Seemingly random personality-test type questions like these come up in interviews because hiring managers want to see how you can think on your feet. There’s no wrong answer here, but you’ll immediately gain bonus points if your answer helps you share your strengths or personality or connect with the hiring manager. Pro tip: Come up with a stalling tactic to buy yourself some thinking time, such as saying, “Now, that is a great question. I think I would have to say…”
If you’re interviewing for a sales job, your interviewer might put you on the spot to sell them a pen sitting on the table, or a legal pad, or a water bottle, or just something. The main thing they’re testing you for? How you handle a high-pressure situation. So try to stay calm and confident and use your body language—making eye contact, sitting up straight, and more—to convey that you can handle this. Make sure you listen, understand your “customer’s” needs, get specific about the item’s features and benefits, and end strong—as though you were truly closing a deal.
When it comes time for the interview to wind down, you might have a chance to add any last thoughts and you’ll almost certainly have time to ask the questions that will help you decide if this company and role might be great for you. In fact, if they don’t leave time for you to ask any questions at any of your interviews, that might be a red flag in itself.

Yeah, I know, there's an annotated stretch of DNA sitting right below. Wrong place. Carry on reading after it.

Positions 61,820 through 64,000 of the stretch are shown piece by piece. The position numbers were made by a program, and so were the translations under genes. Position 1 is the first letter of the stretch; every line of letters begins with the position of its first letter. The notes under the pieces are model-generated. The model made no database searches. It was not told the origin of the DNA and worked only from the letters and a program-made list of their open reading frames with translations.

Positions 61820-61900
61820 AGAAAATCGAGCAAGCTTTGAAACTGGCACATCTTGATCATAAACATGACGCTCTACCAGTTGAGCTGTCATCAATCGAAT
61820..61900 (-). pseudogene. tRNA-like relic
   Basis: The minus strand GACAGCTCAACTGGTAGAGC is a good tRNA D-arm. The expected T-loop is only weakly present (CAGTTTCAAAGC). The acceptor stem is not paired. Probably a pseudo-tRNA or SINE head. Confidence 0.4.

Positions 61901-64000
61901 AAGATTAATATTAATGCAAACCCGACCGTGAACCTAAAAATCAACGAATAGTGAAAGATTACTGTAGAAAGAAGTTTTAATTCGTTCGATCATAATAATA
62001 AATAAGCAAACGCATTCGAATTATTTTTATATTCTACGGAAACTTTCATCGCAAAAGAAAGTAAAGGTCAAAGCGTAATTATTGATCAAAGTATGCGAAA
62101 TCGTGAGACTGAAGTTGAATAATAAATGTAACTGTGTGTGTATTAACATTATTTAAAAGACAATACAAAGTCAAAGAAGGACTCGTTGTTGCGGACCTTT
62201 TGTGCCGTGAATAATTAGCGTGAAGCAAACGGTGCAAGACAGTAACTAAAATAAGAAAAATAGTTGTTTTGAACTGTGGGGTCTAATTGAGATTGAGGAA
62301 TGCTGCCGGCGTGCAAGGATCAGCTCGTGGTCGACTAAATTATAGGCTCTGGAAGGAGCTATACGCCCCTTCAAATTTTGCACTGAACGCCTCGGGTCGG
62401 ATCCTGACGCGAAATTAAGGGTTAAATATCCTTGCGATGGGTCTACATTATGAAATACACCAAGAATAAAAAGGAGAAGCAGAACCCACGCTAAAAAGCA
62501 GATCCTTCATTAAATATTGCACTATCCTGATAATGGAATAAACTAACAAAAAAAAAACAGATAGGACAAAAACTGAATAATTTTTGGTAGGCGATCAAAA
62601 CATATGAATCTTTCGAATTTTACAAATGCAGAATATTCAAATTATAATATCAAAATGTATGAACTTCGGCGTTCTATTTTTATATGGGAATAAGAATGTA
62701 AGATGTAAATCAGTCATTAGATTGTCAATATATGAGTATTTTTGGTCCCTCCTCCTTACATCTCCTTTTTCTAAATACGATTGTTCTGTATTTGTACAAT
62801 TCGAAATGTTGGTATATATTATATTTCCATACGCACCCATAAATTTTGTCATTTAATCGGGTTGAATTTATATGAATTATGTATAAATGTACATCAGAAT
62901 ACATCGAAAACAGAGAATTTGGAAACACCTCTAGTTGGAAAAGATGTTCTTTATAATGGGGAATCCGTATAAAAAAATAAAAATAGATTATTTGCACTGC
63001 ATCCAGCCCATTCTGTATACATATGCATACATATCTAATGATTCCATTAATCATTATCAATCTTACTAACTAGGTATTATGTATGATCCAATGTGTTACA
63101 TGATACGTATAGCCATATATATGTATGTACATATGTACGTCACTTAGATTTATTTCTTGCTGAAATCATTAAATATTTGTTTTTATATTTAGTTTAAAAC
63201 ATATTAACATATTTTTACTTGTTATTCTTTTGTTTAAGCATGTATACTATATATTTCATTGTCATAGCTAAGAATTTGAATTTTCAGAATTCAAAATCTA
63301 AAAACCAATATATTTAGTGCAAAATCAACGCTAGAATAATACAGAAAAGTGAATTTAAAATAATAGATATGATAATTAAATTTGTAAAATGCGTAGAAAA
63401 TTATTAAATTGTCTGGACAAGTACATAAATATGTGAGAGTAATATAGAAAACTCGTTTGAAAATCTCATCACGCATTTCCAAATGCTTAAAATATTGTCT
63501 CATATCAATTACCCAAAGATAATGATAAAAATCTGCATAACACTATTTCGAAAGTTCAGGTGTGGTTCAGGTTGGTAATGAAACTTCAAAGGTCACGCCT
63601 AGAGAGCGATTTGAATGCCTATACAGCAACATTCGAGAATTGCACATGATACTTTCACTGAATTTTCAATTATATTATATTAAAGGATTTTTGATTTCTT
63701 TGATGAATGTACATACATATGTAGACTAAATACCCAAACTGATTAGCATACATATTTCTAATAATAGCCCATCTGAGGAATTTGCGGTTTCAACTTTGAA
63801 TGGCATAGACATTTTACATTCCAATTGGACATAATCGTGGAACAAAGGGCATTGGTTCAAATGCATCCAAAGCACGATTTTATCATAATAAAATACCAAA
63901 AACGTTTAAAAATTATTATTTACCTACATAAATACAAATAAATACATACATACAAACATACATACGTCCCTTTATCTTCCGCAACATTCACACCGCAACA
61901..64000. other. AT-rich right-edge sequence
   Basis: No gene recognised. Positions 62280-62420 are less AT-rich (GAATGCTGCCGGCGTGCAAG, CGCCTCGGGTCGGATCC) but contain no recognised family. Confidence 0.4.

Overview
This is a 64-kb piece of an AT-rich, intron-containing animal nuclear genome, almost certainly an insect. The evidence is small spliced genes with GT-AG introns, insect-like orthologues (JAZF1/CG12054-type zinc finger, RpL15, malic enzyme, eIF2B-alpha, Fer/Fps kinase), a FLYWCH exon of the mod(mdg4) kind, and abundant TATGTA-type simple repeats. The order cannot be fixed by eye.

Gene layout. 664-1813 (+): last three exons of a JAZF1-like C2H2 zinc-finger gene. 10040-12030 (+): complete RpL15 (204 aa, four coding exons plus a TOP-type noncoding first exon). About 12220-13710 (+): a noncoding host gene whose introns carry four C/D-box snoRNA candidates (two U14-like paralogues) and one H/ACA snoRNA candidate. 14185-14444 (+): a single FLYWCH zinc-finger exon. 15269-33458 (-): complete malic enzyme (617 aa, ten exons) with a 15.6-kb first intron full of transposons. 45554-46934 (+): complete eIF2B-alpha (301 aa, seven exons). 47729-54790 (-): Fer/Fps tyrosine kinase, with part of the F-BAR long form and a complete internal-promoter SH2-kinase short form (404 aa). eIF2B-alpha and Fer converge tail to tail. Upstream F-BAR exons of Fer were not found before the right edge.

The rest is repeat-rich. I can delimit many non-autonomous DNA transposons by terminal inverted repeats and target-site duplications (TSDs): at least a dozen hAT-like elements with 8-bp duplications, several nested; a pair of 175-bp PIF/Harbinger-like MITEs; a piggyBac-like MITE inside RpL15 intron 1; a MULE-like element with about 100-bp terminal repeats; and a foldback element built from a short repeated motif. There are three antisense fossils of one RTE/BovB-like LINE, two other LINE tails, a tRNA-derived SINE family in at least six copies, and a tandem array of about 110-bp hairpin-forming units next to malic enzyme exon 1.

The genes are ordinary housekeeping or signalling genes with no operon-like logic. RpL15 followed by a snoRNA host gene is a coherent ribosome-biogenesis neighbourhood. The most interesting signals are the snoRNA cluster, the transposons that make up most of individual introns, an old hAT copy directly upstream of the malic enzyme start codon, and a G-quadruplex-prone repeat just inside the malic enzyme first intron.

Just when you thought you were done, your interviewer asks you this open-ended doozy. Don’t panic—it’s not a trick question! You can use this as an opportunity to close out the meeting on a high note in one of two ways, Zhang says. First, if there really is something relevant that you haven’t had a chance to mention, do it now. Otherwise, you can briefly summarize your qualifications. For example, Zhang says, you could say: “I think we’ve covered most of it, but just to summarize, it sounds like you’re looking for someone who can really hit the ground running. And with my previous experience [enumerate experience here], I think I’d be a great fit.”
You probably already know that an interview isn’t just a chance for a hiring manager to grill you—it’s an opportunity to sniff out whether a job is the right fit from your perspective. What do you want to know about the position? The company? The department? The team? You’ll cover a lot of this in the actual interview, so have a few less-common questions ready to go. We especially like questions targeted to the interviewer (“What’s your favorite part about working here?”) or the company’s growth (“What can you tell me about your new products or plans for growth?”) If you’re interviewing for a remote role, there are some specific questions you might want to ask related to that.